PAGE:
Mosque Name: Cordoba Mosque
Year of construction (AH): 168 AH
Year of construction (AD): 784 AD
GPS: 37°52’45.23"N 4°46’46.46"W
Original Qibla: Parallel
Rebuilt facing Mecca: never
The Great Mosque of Cordoba was considered a wonder of the medieval world by both Muslims and Christians. Built on a Visigothic site, which was probably the site of an earlier Roman temple, the Great Mosque of Cordoba was begun between 784 and 786 during the reign of ‘Abd al-Rahman I, who escaped from Syria to the Iberian Peninsula after his family was massacred by a rival political dynasty.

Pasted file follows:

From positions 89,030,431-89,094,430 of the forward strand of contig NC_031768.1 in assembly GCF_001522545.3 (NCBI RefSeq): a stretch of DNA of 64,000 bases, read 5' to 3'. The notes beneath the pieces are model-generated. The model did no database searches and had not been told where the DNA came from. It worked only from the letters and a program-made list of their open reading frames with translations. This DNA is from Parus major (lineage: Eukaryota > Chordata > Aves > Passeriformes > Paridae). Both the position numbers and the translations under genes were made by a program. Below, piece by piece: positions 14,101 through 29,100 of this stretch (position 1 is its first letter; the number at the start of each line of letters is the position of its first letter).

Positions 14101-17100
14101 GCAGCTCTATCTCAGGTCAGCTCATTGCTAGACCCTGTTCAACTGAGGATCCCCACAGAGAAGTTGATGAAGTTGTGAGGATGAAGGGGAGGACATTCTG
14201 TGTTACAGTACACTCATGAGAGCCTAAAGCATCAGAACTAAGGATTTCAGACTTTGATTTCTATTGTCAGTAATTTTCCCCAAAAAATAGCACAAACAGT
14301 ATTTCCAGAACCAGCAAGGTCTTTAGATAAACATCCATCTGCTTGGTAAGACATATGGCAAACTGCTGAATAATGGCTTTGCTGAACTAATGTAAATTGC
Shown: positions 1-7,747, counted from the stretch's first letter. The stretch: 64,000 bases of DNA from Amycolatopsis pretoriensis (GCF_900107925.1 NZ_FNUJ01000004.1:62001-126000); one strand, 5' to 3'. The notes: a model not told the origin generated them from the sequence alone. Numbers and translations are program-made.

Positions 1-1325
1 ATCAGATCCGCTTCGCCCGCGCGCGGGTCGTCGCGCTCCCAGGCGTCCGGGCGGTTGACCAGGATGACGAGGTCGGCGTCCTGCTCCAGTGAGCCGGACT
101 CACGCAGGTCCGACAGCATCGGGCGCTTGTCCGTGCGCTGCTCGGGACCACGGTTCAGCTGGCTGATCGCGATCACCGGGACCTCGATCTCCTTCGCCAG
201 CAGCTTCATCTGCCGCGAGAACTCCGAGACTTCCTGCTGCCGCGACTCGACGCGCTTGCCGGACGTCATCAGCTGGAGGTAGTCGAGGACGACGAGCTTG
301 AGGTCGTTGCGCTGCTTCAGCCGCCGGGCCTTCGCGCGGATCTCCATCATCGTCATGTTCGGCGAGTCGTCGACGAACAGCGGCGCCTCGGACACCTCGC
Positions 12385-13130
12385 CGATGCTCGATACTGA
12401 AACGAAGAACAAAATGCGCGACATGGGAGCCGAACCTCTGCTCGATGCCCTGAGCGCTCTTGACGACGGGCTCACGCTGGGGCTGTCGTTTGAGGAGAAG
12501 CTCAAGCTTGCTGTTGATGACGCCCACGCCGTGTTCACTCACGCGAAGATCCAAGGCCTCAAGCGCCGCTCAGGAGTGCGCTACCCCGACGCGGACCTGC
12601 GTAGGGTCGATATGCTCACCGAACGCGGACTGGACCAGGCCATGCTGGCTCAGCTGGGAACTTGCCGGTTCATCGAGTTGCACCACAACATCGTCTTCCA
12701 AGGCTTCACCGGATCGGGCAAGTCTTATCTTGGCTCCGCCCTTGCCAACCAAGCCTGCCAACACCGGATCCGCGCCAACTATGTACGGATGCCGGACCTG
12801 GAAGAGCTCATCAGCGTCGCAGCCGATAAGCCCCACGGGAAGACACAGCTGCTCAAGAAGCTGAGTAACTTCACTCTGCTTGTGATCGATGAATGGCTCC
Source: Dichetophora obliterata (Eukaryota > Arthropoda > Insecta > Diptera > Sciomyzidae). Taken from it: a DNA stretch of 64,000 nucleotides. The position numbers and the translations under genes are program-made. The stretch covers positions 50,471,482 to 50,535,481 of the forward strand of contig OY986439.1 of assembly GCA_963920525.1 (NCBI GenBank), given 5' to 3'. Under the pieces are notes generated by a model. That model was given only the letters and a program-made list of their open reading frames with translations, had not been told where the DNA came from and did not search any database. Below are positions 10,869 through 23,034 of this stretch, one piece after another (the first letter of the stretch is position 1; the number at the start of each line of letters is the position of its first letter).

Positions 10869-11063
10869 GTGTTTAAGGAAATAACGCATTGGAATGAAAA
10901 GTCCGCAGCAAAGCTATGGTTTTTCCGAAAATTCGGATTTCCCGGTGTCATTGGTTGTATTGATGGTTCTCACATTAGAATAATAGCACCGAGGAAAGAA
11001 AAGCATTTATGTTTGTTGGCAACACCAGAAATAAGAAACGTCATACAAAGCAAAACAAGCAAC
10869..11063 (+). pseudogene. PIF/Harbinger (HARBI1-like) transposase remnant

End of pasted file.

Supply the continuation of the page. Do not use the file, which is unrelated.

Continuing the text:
The qibla of this mosque has puzzled researchers for many years as, like the Susa mosque, it points to neither Mecca nor Petra. Some suspect that since the Umayyad rulers were at odds with the Abbasid rulers, they refused to use the same qibla (Mecca), and yet felt that they could not point to the original Holy City as the Black Stone was no longer there. In the end, they pointed the mosque south (60 degrees south of east) which was more towards South Africa, just as the Susa mosque was oriented. The last major renovation of this mosque was in 987 AD. For many years this mosque was the second largest in the world.